If you’ve been in one of my webinars, or worked with me, you already know about Mighty Language. Because I’m a big fan of this simple tool that wakes your brain, and starts up your idea machinery.
The word “might” has a powerful magic. It represents possibility, so our brains perk up. It might be a predator. It might be food. It might be a sexual opportunity. Might is linked closely to our survival instinct.
By contrast, “have to” is run of the mill. Our brains check out. In fact, they often put up resistance to “have to” or “need.”
“Might” can shift your brain energy from overwhelm to problem-solving mode. It is the simple addition of the word: Might. Might changes your To-do list into a “Might-Do” list, and isn’t that better already?
- How Might I?
- In What ways Might we?
- What might be all the ways?
Say this sentence in your head:
“I have to write this chapter.”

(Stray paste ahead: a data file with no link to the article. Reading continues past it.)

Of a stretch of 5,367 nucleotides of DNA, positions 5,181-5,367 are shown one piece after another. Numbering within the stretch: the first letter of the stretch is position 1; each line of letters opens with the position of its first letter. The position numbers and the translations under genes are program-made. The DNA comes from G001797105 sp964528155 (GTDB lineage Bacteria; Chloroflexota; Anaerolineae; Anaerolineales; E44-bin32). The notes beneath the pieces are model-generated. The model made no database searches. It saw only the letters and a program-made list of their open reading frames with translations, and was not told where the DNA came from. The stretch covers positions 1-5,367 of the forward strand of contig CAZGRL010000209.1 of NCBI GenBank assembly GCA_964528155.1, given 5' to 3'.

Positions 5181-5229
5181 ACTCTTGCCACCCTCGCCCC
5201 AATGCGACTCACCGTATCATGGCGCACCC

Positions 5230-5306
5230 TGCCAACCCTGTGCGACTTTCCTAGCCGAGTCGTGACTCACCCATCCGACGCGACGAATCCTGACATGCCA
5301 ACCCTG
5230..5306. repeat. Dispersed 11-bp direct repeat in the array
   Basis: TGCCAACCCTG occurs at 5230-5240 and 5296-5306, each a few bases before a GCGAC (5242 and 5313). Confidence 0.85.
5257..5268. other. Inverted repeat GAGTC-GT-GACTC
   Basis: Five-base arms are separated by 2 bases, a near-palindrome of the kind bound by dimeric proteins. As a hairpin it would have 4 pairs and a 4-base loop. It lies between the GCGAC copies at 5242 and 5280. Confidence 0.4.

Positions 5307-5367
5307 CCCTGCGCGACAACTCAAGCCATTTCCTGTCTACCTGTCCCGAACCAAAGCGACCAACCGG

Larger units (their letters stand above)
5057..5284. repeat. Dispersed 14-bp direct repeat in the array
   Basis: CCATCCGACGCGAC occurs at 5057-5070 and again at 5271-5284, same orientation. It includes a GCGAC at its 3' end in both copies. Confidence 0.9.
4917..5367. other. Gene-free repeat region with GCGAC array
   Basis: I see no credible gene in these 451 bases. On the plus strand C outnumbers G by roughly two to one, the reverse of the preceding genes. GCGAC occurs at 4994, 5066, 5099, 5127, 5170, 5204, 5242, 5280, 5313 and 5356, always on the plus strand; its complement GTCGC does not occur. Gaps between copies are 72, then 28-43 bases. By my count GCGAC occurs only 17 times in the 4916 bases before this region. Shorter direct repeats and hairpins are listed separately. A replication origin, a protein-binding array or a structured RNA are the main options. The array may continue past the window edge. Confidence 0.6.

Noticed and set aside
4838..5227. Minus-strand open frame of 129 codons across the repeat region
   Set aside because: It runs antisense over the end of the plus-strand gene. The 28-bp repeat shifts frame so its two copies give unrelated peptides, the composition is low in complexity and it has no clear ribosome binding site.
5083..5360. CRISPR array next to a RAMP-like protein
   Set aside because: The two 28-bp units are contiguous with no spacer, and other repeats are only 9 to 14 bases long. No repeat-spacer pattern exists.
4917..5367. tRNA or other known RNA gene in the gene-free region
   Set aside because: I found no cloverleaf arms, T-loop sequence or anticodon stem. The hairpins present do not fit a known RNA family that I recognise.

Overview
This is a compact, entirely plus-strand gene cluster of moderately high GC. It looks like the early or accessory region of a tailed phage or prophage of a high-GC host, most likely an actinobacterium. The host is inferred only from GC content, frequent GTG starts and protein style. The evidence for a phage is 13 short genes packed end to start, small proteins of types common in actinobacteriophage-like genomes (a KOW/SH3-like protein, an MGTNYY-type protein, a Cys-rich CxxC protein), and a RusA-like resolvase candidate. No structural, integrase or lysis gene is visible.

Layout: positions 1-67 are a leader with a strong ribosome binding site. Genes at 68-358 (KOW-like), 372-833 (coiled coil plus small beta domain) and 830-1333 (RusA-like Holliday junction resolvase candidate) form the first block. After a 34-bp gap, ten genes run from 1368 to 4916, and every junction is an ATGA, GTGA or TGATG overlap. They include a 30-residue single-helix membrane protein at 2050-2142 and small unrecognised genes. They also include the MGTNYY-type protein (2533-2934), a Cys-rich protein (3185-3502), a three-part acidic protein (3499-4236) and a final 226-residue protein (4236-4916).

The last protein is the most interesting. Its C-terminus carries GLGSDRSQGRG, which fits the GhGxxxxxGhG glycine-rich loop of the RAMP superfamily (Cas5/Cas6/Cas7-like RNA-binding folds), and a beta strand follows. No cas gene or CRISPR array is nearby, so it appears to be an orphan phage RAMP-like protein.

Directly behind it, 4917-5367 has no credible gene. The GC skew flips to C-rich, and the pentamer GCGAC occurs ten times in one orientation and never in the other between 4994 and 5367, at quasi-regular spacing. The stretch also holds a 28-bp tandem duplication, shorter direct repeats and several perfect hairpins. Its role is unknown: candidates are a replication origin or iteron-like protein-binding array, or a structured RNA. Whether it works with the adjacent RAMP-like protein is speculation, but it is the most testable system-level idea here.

Or, “I have to finish this scene.”
Or, something from your own to-do list, “I have to…”
How does that feel? Literally, focus on the feelings that arise in your body. Where can you feel it? Do you detect resistance? Are you eager to do the task?
Now, Rephrase the same sentence:
“How Might I write this chapter?”
Or, “How Might I finish this scene?”
Or, something from your own to-do list, “How might I do xyz”
How does it feel different when you say the new sentence? Can you feel your brain upshifting? Can you sense that the locus of your thinking has shifted from the bottom back of your head – the reptilian brain – to the top front of your head? That’s the neo-cortex (aka story brain).
The simple addition of the word “might” has allowed you to shift from resistance to light. I love this mighty tool, and always use it when I’m considering my challenges and tasks. It makes my brain spin out ideas and solutions, instead of sink in despair. And that’s a mighty trade-off.